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Does Indivisible Labor Explain the Difference between Micro and Macro Elasticities? A Meta-Analysis of Extensive Margin Elasticities

In: NBER Macroeconomics Annual 2012, Volume 27

  • Raj Chetty
  • Adam Guren
  • Day Manoli
  • Andrea Weber

Macroeconomic calibrations imply much larger labor supply elasticities than microeconometric studies. One prominent explanation for this divergence is that indivisible labor generates extensive margin responses that are not captured in micro studies of hours choices. We evaluate whether existing calibrations of macro models are consistent with micro evidence on extensive margin responses using two approaches. First, we use a standard calibrated macro model to simulate the impacts of tax policy changes on labor supply. Second, we present a meta-analysis of quasi-experimental estimates of extensive margin elasticities. We find that micro estimates are consistent with macro evidence on the steady-state (Hicksian) elasticities relevant for cross-country comparisons. However, micro estimates of extensive-margin elasticities are an order of magnitude smaller than the values needed to explain business cycle fluctuations in aggregate hours. Hence, indivisible labor supply does not explain the large gap between micro and macro estimates of intertemporal substitution (Frisch) elasticities. Our synthesis of the micro evidence points to Hicksian elasticities of 0.3 on the intensive and 0.25 on the extensive margin and Frisch elasticities of 0.5 on the intensive and 0.25 on the extensive margin.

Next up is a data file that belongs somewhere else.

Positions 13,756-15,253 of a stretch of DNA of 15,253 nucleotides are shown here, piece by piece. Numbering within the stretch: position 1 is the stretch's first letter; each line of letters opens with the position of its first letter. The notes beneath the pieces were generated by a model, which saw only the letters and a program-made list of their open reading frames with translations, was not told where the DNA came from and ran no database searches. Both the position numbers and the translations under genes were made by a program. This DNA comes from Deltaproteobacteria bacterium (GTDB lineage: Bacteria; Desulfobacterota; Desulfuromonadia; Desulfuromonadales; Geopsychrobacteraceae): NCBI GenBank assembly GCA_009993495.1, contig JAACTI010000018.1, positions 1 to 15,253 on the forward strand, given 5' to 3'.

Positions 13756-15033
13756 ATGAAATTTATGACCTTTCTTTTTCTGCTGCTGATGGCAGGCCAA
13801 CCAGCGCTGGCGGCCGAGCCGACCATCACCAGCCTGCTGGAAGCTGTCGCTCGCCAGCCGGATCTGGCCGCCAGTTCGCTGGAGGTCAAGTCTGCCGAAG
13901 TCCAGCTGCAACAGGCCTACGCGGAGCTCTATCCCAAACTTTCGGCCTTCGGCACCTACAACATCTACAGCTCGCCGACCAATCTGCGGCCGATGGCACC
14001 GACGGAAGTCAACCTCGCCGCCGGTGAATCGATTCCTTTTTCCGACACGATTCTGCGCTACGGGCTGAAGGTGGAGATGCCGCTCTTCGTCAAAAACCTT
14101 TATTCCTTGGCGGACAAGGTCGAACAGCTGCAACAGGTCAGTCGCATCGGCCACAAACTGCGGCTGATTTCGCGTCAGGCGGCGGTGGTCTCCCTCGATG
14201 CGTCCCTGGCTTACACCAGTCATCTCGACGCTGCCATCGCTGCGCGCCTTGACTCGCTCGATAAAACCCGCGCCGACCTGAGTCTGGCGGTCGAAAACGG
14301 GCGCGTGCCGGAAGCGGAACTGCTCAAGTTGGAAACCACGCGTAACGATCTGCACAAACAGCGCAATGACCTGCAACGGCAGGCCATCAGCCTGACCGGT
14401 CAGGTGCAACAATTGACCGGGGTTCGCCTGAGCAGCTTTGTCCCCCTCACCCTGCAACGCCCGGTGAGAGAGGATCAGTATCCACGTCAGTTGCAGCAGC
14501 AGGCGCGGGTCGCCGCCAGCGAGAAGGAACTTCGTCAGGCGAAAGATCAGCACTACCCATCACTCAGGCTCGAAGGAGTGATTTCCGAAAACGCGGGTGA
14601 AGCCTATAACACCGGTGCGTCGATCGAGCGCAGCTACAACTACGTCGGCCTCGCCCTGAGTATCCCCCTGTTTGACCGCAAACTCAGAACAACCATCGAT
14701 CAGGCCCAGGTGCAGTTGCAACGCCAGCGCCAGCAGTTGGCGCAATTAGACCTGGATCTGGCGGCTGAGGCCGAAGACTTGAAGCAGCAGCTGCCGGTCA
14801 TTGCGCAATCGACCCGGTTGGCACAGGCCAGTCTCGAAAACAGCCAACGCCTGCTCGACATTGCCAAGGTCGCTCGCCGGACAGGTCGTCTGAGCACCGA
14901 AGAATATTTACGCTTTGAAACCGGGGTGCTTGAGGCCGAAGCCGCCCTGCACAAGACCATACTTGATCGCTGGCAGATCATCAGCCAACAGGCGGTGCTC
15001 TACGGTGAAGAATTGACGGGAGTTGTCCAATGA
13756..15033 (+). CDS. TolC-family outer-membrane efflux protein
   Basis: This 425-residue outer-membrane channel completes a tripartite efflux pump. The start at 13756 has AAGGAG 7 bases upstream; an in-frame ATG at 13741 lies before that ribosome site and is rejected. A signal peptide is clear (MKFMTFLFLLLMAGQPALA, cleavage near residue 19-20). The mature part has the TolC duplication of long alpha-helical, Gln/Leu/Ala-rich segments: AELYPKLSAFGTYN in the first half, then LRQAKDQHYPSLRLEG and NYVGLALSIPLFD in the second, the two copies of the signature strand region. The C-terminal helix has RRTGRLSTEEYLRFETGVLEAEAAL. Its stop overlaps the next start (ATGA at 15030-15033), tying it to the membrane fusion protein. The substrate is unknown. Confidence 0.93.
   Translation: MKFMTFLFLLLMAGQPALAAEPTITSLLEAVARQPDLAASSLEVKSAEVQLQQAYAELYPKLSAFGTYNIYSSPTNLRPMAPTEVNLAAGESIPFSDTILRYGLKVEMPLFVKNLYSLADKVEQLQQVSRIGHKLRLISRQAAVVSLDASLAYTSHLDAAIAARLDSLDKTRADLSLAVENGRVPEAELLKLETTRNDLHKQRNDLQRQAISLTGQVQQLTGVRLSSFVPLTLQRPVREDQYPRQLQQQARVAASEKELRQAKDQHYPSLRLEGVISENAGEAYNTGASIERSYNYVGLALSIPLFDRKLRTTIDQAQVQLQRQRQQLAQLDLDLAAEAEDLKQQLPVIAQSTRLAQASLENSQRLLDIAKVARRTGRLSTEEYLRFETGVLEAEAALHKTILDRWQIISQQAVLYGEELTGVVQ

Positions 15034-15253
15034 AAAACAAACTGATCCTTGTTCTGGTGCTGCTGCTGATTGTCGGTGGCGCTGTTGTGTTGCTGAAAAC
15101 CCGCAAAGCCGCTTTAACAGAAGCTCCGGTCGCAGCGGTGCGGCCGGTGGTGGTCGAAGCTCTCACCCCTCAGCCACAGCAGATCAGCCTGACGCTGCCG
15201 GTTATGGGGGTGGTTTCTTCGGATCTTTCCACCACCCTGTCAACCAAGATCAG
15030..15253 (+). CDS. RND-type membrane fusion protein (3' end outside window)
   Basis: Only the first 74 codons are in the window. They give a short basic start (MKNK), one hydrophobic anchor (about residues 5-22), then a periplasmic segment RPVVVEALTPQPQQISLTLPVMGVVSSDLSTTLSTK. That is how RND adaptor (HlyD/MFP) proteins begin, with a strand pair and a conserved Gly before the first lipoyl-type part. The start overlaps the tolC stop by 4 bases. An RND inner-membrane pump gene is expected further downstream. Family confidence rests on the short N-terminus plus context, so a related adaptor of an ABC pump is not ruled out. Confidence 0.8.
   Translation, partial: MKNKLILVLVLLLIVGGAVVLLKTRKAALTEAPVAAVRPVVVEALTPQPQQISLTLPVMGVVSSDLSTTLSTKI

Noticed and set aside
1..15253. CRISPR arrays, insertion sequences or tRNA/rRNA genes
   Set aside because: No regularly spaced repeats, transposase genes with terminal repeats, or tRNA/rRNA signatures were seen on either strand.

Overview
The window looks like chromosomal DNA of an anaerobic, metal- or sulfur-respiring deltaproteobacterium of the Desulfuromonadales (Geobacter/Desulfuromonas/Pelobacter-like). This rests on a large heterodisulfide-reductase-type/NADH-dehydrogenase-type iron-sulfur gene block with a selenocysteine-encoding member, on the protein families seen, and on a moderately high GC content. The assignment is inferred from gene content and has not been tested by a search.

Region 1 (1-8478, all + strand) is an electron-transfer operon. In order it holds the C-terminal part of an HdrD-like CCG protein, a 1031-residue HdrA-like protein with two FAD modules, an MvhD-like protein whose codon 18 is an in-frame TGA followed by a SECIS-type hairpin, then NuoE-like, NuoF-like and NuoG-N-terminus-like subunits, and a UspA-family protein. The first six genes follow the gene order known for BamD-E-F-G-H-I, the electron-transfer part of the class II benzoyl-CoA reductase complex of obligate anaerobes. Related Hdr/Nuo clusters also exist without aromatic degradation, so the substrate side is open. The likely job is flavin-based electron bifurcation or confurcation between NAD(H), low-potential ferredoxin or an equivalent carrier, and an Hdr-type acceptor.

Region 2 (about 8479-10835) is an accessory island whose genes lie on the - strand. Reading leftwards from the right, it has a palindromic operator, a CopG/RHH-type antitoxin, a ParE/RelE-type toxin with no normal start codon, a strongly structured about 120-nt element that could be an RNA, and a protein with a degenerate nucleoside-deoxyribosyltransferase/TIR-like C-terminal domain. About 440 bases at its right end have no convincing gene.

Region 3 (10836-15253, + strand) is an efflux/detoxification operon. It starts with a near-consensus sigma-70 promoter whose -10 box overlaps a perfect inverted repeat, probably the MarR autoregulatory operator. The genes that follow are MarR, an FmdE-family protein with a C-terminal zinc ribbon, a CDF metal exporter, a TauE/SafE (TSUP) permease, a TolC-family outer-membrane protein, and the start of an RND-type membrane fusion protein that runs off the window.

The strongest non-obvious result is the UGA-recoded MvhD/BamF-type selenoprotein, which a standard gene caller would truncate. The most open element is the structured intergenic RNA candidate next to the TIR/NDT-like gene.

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This chapter was published in:
  • Daron Acemoglu & Jonathan Parker & Michael Woodford, 2013. "NBER Macroeconomics Annual 2012, Volume 27," NBER Books, National Bureau of Economic Research, Inc, number acem12-2, December.
  • This item is provided by National Bureau of Economic Research, Inc in its series NBER Chapters with number 12747.
    Handle: RePEc:nbr:nberch:12747
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